When you peer out the window of your home and see fluffy white flakes of snow floating down from the sky, you may think about how beautiful it is. However, it is also a good time to consider whether or not you’ve really prepared for your dog to handle the harsh conditions of winter weather. Between the dropping temperatures and the snow on the ground, winter conditions need to be considered even if you and your pet are staying in for a warm snuggle beside the fireplace.
One thing you might want to think about doing when the weather gets colder is taking your dog to the vet for a preventative exam. Cold temperatures can aggravate medical conditions such as arthritis. Cold can also be dangerous for dogs with diabetes, heart or kidney disease, or hormonal issues as they might have a more difficult time regulating their body temperature.
Your pet’s age, breed, body type, coat, etc. can also present issues to be aware of. For instance, some owners may assume that cold-climate breeds such as huskies are tougher in winter weather. However, just because they are more tolerant of the cold and snow doesn’t mean they can’t suffer from hypothermia or frostbite as well. When it comes to age, very young and very old dogs may be sensitive to extreme temperatures and older dogs with motor issues can slip and fall on icy sidewalks. Other examples related to body type and coat are dogs with short hair that have less protection from the cold and snow and dogs with short legs that can have their bellies come in contact with snow on the ground. For dogs with traits such as these, you might want to buy a nice warm coat (or a few of them to make sure you always have a dry one handy) or even some well-fitting booties to protect their paws.
Being outside in the cold can be just as dangerous for your pet as it would be for anyone else in your family. It is best that your pet stay inside in the winter to avoid the risk of frostbite or hypothermia. Before going out, make sure that your dog wears a collar which isn’t loose or prone to slip off, and that the contact information on their tags and microchip is up to date. Should your dog get loose, snow and ice can conceal scents and therefore make it harder for your beloved pet to find their way home if they are lost. When you take your pet outside for walks or any other reason, keep a close eye out for any symptoms of frostbite or hypothermia. Frostbite can affect exposed areas of skin such as the nose, ears, and paws, and can appear as swelling, blisters, or discolored skin. If your dog is hypothermic, they will shiver, their breath will be shallow, and they may display a weak pulse or lethargy. If your dog shows signs that they want to go back into a nice warm house such as whining or looking for a comfy place to burrow, bring them back inside so they can get warmed up.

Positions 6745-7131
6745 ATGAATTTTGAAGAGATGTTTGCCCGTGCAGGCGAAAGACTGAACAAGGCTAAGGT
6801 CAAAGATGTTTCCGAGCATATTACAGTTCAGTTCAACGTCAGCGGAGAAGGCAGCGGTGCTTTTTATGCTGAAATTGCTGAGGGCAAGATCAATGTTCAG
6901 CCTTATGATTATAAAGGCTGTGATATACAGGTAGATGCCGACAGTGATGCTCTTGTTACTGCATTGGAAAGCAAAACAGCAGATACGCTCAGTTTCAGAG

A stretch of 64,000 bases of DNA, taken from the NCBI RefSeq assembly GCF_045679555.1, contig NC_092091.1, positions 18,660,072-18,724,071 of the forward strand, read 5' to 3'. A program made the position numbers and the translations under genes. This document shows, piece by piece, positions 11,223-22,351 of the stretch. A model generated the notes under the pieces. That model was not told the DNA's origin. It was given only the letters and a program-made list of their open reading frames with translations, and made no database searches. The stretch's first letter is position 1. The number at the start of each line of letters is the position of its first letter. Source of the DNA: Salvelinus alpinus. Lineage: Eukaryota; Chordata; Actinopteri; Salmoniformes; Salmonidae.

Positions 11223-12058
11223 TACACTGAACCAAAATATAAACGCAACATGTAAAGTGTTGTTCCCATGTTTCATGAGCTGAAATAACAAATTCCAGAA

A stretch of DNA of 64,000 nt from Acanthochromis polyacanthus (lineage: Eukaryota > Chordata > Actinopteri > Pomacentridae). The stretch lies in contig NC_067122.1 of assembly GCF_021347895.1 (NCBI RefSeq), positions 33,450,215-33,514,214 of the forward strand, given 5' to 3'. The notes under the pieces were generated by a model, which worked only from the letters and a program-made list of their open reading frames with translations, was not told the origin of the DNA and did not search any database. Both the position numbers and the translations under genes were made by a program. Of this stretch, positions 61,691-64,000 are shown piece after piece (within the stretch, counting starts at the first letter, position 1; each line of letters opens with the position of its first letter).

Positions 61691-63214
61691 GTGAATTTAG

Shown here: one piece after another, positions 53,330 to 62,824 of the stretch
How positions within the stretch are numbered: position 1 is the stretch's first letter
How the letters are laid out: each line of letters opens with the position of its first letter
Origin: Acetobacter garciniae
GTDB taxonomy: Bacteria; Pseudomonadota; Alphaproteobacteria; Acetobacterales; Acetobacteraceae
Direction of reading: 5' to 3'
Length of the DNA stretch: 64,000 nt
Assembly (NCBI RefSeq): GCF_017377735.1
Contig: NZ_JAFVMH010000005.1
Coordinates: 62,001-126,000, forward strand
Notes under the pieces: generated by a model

While you and your dog enjoy your walk, you should also keep an eye out for other dangers. Be careful for antifreeze spills, and don’t allow your dog to eat snow so that you avoid any stomach upsets or poisoning from what might be in the snow. Don’t allow your dog on frozen ponds or lakes, as ice may be thin and they may fall through. If you have to go in and rescue them, you may be in danger as well as a result. When you come back from a walk during the winter, you should always examine your pet. Look at their paws to verify they aren’t cracked or bleeding, and try to keep ice from building up between their toes by trimming any fur there where snow and ice might accumulate. Wipe them down when they come home to dry them off and remove any possible chemicals such as deicers or antifreeze which might have gotten on their fur as they walked through the snow. If you think your dog is showing symptoms of frostbite, take them to a vet as soon as possible to make sure they are safe.
Even when you and your pet are warm and cozy in your home, there are still things to be aware of. Make sure that your pet has comfortable places to sleep. Place your pet’s bed away from any drafts and give them the option to change their location should they want a different level of warmth. Also, always check any heating sources for any threat of fire or of possibly burning your pet.
You might be tempted to let your pet gain a little weight to give them some warm “padding” for the winter months. However, that extra weight can be unhealthy for your pet. Conversely, you might cut back on their food portions to prevent weight gains from inactivity. The solution is to carefully maintain your dog’s caloric intake so that they get the right amount of food to compensate for the extra energy they will use to combat the cold. Any pet who spends time outside in the winter will need more calories to fight off the cold.
Keep in mind that your pet is not the only one to watch out for. Before you start your car, check under your hood or make noise so that any stray animals which may have tried to warm themselves on your engine won’t be harmed when you start your car. If you see any homeless pets who might need help in the cold, perhaps you can provide them with protection from the elements as well as food and water. If you see other pets left out in the cold, you may want to speak with the owner to keep their pet from possibly suffering harm. If the owners aren’t receptive, make sure to get photographic or video evidence if you decide to call animal control.
As always, common sense is the most important thing when it comes to protecting your pet from the cold and the snow in the winter. If it’s too cold for you, it’s too cold for your dog. Are you bundling up? Then you should probably bundle up your dog. Think about how cute your dog will look in an ugly Christmas sweater, a furry coat, or little booties. Your pet’s safety in winter weather can not only be a requirement, but also a great opportunity for funny photos to share with your friends and family as a reminder how enjoyable winter can be.